A week into the 21 day lock down, are we more confident of confronting the coronavirus?
As on April 3, 9:00 GMT, according to the Ministry of Health & Family Welfare dashboard, India had a total of 2088 active cases, 156 cured/discharged, 56 deaths and one migrated).
Among the states, Maharashtra and Kerala switch between the top two slots. The latest crowd MoH&FW data shows Maharashtra with 335 cases, Tamil Nadu with 309 and Kerala with 286. The numbers will change, but the trend shows the true picture: Maharashtra reached the first 100 cases in 15 days, but it took just six days to double, and two days to reach 300.
These numbers are still small in relation to the global case load. For instance, the US now tops the list by a huge margin. Are India’s numbers low due to lack of testing? Or as a research paper suggests, does nation-wide BCG vaccination give some degree of immunity? Will we see a spike in positive cases now that some private labs are being allowed to test for COVID-19? India has chosen to test only those at risk, given the shortage of test kits and personnel; this is perfectly justified as testing should be followed by isolation and treating. Hopefully the national 21-day lock down will slow down the virus transmission and flatten the curve of disease progression.
Also, as more private labs are being authorised to test for COVID-19, will their results be seen as credible by public health officials? Will they relieve or add to the burden on public labs, as the test results of the first 10 samples done by private labs need to be verified by the public labs? Let’s forget that even in normal times, with basic samples like blood, urine etc, no two labs, even from the same chain, will give 100 per cent matching results. There are so many variables: from the way the sample was drawn to the reagents used to the interpretation. To compound matters, COVID-19 testing requires throat and nasal swabs, which need careful collection and handling. But private labs are a valuable resource and are rising to the challenge, training their collection staff. There is no doubt that these initial glitches will soon be resolved.
There is also a controversy brewing about the mortality rates and therefore the exact number of ventilators that will be required. According to a paper published in the The Lancet Infectious Diseases, in a study of more than 70,000 cases in mainland China, the overall death rate from COVID-19, including those from unconfirmed cases, could be at 0.66 per cent, with the deaths only from confirmed cases at 1.38 per cent. These numbers could be change as the diseases unfolds. Other countries could show different percentages as well.
As per the WHO, 80 per cent of COVID-19 positive cases would be mild and moderate, which do not need hospitalisation. Thorough hand-washing, isolation/self quarantine/social distancing, and the use of personal protective gear like masks would do for these cases. But it is important that access to diagnostics is increased so that these positive cases can be detected as early as possible and isolated to prevent transmission.
While 15 per cent cases may require hospital care, where oxygen therapy would be crucial, five per cent would require critical care involving ventilator support. As per a recent Brookings report, the country might need anywhere between 1,10,000 – 2,20,000 ventilators by May 15 in the worst-case scenario. However the country reportedly has around 57,000 ventilators. This scarcity has caused the prices of ventilators, as well as other medical devices, to escalate. There are reports of housing colonies purchasing ventilators for the use of their residents. The shortage of ventilators is universal, with even health authorities in the US scrambling to procure ventilators.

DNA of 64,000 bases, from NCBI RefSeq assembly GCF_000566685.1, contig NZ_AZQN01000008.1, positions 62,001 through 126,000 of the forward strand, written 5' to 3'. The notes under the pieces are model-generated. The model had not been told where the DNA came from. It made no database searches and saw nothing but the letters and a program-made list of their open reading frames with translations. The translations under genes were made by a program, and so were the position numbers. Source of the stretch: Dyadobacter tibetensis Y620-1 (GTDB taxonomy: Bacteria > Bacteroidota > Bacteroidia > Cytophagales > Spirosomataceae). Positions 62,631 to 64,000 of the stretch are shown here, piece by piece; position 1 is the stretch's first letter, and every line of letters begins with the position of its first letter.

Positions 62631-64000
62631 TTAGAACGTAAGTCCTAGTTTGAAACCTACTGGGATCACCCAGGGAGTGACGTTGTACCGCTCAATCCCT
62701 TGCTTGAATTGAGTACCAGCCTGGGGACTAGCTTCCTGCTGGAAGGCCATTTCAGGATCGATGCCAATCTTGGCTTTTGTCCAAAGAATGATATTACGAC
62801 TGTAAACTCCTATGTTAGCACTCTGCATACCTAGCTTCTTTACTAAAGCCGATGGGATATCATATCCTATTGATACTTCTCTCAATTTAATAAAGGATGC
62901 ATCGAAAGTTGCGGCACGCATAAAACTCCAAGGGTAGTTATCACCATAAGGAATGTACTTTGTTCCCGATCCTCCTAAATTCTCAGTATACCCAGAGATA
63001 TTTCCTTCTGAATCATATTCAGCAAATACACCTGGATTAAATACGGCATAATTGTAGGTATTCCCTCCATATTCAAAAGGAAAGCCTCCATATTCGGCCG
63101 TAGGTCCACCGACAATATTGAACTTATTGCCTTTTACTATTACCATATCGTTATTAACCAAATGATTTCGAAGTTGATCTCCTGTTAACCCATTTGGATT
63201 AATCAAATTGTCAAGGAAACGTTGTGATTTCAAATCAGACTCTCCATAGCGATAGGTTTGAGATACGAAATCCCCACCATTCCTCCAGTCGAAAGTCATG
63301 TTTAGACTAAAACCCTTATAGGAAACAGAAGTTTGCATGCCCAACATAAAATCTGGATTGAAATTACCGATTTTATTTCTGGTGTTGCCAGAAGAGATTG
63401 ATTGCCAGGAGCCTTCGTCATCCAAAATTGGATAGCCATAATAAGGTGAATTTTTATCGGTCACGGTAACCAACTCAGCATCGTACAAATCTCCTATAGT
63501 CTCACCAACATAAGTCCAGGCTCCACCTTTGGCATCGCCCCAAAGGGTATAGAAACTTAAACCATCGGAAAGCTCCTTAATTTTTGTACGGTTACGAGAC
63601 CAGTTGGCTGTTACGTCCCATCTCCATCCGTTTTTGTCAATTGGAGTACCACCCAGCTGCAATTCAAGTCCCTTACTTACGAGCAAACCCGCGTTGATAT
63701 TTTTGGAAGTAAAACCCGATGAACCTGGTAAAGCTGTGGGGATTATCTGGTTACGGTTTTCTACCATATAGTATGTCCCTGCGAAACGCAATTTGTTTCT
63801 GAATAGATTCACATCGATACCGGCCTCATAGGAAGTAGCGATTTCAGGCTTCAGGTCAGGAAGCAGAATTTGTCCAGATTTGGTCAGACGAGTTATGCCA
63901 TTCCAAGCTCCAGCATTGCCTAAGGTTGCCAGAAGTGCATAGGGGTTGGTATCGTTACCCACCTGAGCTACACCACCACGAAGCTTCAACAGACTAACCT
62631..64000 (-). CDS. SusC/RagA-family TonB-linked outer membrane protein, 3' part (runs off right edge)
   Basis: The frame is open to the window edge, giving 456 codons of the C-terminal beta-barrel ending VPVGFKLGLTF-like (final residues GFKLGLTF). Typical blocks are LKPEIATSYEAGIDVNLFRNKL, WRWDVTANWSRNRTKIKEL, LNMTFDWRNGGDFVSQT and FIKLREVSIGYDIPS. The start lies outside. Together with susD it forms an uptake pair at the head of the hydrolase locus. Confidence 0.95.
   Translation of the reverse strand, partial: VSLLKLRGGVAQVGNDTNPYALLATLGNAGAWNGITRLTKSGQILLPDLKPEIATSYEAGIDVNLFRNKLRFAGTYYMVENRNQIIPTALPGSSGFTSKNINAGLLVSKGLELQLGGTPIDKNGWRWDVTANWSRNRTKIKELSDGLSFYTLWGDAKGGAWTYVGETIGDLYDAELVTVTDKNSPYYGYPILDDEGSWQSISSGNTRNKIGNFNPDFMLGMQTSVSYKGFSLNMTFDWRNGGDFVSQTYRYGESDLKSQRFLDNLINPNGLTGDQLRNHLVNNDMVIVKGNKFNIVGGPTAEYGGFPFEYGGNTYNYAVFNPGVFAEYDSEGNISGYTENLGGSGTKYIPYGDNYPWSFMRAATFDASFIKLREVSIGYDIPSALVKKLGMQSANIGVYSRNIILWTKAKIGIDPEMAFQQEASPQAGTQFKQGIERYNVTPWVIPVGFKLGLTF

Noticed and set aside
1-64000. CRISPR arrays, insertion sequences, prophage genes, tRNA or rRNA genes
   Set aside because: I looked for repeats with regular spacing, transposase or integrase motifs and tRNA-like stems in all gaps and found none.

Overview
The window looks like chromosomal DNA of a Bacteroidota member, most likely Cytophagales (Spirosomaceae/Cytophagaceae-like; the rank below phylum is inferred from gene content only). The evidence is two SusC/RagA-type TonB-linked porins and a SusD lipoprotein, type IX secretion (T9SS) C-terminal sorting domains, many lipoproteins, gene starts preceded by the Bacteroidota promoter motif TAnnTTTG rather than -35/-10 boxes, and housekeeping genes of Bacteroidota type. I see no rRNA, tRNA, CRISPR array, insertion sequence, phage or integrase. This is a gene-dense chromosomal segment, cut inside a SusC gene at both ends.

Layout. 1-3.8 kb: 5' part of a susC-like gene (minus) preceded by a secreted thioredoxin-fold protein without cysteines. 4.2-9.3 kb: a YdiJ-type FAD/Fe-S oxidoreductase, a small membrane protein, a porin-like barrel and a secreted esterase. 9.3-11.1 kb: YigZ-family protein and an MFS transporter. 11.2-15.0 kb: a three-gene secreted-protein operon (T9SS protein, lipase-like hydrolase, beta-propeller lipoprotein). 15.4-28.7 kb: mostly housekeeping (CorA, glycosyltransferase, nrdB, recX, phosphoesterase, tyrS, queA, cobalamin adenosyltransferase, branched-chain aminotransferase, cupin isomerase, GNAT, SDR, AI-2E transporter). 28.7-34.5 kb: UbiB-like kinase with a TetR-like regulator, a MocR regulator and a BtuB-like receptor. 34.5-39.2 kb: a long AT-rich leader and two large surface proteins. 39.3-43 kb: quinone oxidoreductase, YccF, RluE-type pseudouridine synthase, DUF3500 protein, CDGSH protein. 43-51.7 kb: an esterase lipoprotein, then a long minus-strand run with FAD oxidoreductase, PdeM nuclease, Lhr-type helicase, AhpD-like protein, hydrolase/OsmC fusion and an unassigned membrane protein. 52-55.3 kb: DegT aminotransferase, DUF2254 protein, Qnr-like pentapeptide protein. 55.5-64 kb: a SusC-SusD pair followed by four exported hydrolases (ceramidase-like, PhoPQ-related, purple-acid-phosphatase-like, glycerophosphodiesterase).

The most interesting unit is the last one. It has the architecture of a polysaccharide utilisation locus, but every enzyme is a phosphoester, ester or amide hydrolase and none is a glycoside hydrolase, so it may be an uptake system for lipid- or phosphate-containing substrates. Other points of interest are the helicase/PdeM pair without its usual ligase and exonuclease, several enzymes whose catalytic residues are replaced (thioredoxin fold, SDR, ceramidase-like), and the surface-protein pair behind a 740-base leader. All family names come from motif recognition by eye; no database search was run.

Biomedical engineers are baffled why a nation known for its jugaad, is chasing an expensive solution like a ventilator, when a ‘bag valve mask’ could be modified to do the same job. It took two professors from IIT Hyderabad to spell out details. Prof BS Murty, Director, IIT Hyderabad and Prof V Eswaran, Department of Mechanical and Aerospace Engineering, IIT Hyderabad, reasoned that such ‘bag valve masks’ are small devices, already being used to deliver breathing support in emergency situations and are inexpensive, easy to produce, and portable. These seem to be ideal for the COVID-19 crisis, with some caveats of course. Boston’s MIT too has shared the design of a low-cost ventilator to aid in this pandemic. Of course, these low cost ventilators may not have the air pressure that severe cases of respiratory distress require but could help reserve high tech ICU ventilators for the most serious cases.
The medical device sector has stepped up efforts to bridge the supply gap. Rajiv Nath, Forum Coordinator, AiMeD has welcomed the interest shown by the who’s who of India Inc to make life saving medical devices. With the likes of Mahindra & Mahindra and Maruti, to name just two companies, pledging to make ventilators, there is no doubt that the sector will grow faster.
The worry is that while these brands will do a credible job and pay attention to quality control and the other finer nuances of making life saving devices, that may not always be the case. Both these companies have tied up with reputed brands (M&M with SkanRay as part a consortium with BEL and BHEL while Maruti has tied up with Agva) but who will monitor the quality standards of smaller companies who are only out to make hay during the COVID-19 scare?
But better late than never. The hope is that COVID-19 crisis will bring in more funding and better monitoring mechanisms in our healthcare sytems. As hospitals look for solutions to create temporary isolation units in parking lots, as corporates join hands to scale up production of life saving devices, as we get used to wearing face masks and washing hands for 20 seconds, let’s hope we are not asking the same questions when the next epidemic comes knocking.